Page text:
23rd August 2021
NMW means well but…
Don’t get me wrong, I have no intentions of knocking the National Minimum Wage (NMW). Its introduction in 1999 revolutionised the thinking behind pay increases and, according to the Low Pay Commission, the lowest paid have seen their pay grow faster than all other workers, since NMW was introduced. Not only that, the NMW has improved wages for workers all the way up the pay scale, with many employers seeking to maintain a ‘differential’ between the minimum rate and those with more experience.
Not for nothing was the NMW voted the most successful policy of the last 30 years by the Political Studies Association in 2010. And the sanctions for breaching NMW regulations are harsh, with employers facing penalties of up to 200% of the total underpayment, capped at £20,000 per worker. But it is perhaps being included on the National Minimum Wage (NMW) naming and shaming list, and the reputational damage which often follows, that employers fear more than the financial penalty.
No employer wants to be seen as short-changing their workers, so it always makes for an interesting read to see who has been included on the list, as well as ringing a warning bell to us all to not be complacent when it comes to the NMW rules.
The latest list was published on 6 August, announcing breaches from 191 businesses between 2011 and 2018 totalling £2.1m and affecting more than 34,000 workers. The employers named were fined £3.2m and have paid back what they owe. The list included some well-known names such as high street retailers The Body Shop, Martin McColl and Pret A Manger, along with football clubs Charlton Athletic, Crewe Alexandra, Oldham Athletic and Sheffield United.
But it is John Lewis which is perhaps a surprise inclusion on the list. Not because they haven’t breached the rules, because they have, but the breach was four years ago, it was an accidental breach in an effort to make life easier for their employees, and John Lewis itself made the breach public at the time as soon as it realised what had happened. That they are named and shamed now, four years after the breach, highlights the importance of knowing exactly what the rules are, and the consequences of not applying the rules correctly.
John Lewis has long been held up as a beacon of good employment practice, indeed it is owned by the employees, whom John Lewis calls partners. The breach arose because John Lewis introduced a form of pay averaging to ensure that those workers whose pay fluctuated, a common occurrence in seasonal professions such as retail, received the same amount each month making it easier for them to budget. This breached NMW rules despite the average minimum hourly pay never being below the national minimum.
John Lewis are not the only employer to fall foul of the rules when adopting a policy they believe to be in the employees’ interest. Iceland Foods reportedly faced a bill for at least £21m of underpaid wages because its Christmas Club, set up to help employees save for the festive season, allegedly broke NMW rules. Under the scheme sums were deducted from participating employees’ wages through salary sacrifice, and kept in a ring-fenced bank account managed by independent trustees, with workers able to withdraw the money whenever they wished. Unfortunately, the deduction took the wages of some workers below the National Minimum Wage, with HMRC estimating there had been an estimated £3.5 million underpayment for each of the six years of the scheme.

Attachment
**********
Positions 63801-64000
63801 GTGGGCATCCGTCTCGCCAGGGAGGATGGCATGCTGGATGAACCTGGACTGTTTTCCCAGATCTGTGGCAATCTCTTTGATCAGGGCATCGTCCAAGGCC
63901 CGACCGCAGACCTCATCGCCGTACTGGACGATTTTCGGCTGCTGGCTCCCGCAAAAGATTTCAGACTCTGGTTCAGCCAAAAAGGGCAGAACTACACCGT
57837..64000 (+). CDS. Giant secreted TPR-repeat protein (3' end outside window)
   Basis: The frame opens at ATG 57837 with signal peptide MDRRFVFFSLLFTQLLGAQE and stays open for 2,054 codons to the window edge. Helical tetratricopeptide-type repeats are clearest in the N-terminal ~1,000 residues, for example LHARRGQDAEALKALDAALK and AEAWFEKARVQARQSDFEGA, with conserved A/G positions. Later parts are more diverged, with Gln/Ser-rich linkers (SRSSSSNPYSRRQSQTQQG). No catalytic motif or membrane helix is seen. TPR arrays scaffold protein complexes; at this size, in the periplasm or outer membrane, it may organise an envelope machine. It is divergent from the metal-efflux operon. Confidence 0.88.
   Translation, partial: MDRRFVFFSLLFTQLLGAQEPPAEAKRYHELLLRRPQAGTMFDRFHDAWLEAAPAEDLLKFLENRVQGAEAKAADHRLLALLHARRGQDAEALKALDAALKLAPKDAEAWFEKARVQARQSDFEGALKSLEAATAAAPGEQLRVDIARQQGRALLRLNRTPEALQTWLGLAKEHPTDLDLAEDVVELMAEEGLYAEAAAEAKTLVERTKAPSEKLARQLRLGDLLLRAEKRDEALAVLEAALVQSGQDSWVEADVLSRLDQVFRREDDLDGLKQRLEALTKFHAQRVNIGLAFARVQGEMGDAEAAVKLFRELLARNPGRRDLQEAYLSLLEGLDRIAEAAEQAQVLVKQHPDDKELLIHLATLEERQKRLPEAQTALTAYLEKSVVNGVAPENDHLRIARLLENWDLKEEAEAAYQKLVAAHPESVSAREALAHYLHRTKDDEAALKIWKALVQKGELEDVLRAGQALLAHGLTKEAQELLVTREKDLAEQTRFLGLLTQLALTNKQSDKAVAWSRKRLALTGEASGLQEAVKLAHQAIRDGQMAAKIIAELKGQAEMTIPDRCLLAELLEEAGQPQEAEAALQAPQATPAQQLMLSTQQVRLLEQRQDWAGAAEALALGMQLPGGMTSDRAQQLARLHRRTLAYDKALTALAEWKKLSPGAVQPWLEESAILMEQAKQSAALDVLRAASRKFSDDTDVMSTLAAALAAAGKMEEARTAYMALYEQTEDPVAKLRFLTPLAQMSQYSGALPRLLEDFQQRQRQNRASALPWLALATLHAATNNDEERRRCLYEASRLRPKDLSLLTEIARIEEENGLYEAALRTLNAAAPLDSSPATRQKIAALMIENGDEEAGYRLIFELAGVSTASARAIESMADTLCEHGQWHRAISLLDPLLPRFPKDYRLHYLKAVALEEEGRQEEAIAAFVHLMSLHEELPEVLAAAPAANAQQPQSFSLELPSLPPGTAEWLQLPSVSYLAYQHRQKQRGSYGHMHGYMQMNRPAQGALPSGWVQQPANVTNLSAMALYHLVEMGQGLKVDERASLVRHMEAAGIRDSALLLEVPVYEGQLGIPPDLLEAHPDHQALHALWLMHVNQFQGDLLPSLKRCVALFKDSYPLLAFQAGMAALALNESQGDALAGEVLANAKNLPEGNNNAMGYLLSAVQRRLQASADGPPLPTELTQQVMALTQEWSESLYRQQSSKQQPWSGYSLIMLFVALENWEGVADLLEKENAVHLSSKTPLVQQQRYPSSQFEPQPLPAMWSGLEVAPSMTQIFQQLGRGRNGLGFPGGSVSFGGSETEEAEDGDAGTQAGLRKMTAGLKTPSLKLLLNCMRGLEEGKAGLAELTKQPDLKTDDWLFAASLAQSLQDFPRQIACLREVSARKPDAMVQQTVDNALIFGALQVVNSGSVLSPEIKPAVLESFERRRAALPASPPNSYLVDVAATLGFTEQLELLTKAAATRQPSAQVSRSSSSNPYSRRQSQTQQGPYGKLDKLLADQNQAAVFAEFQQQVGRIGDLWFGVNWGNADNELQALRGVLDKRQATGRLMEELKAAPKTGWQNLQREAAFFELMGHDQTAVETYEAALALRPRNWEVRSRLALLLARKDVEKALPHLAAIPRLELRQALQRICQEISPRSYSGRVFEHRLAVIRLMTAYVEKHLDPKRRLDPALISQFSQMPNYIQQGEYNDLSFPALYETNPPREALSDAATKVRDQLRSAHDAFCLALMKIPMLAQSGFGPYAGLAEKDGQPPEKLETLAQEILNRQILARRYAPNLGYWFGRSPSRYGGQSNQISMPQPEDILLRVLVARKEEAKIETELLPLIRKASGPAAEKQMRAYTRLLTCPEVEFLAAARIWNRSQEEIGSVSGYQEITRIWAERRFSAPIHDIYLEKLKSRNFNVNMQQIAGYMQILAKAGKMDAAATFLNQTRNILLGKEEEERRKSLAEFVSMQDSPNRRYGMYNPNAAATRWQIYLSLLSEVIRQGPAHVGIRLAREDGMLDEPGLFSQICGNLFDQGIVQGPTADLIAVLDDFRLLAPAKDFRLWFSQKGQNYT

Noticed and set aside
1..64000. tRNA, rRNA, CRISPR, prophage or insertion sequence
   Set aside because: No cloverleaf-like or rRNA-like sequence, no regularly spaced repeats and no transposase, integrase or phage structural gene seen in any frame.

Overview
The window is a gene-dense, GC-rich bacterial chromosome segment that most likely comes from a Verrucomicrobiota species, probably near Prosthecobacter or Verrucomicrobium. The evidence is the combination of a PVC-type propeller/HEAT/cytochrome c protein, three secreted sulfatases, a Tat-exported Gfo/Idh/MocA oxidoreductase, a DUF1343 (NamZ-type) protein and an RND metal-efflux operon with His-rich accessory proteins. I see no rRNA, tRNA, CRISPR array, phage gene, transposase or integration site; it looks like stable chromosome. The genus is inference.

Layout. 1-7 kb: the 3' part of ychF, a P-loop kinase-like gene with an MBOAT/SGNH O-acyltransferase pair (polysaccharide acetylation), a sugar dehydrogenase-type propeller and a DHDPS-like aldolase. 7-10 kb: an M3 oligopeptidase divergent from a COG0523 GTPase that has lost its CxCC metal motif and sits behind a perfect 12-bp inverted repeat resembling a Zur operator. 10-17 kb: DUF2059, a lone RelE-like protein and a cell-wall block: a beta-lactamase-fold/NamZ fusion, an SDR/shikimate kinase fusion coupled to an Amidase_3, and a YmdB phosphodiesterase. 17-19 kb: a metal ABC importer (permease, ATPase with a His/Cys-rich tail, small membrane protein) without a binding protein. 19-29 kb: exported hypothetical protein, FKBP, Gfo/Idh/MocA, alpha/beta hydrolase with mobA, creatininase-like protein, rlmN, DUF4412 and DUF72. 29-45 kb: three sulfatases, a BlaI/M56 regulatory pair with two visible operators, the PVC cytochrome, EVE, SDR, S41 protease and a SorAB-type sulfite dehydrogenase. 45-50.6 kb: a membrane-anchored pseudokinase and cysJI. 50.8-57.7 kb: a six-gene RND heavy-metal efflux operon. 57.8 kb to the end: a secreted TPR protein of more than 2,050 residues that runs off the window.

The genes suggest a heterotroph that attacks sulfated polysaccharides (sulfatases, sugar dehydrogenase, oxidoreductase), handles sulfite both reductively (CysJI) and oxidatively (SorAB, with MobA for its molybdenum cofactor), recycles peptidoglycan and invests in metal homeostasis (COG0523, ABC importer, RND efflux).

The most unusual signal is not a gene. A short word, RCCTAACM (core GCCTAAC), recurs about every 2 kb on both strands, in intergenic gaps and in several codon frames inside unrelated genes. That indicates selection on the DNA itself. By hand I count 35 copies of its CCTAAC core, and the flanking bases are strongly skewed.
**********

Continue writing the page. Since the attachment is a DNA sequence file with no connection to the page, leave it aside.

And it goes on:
Whilst these cases show that not all minimum wage underpayments are intentional, they do make you question the rigidity of the NMW regulations, particularly in relation to salary sacrifice. After all, the main advantage of salary sacrifice (now known as Optional Remuneration Arrangements or OpRA) can be higher take home pay, as employees pay lower National Insurance contributions (NICs). The government uses this advantage to encourage us to do what they want us to do, such as contribute to a workplace pension scheme, yet once again, those who would benefit most from being able to make pension contributions through OpRA, ie. the low paid, are prevented from doing so if the deductions would take their earnings below the NMW.
Since the Iceland case, HMRC has softened its stance slightly, but only to the extent that, since 6 April 2020, employers will no longer face financial penalties, nor be named and shamed, in cases where earnings fall below the NMW due to a salary sacrifice scheme. However, the company will still be required to pay back any arrears and it will still be necessary to comply with the NMW rules.
So I repeat, whilst the National Minimum Wage regulations have good intentions, and I have witnessed first hand the fervour with which HMRC staff defend the NMW regulations, I must question whether they are always working in favour of the lowest paid.
Am I wrong? What do you think?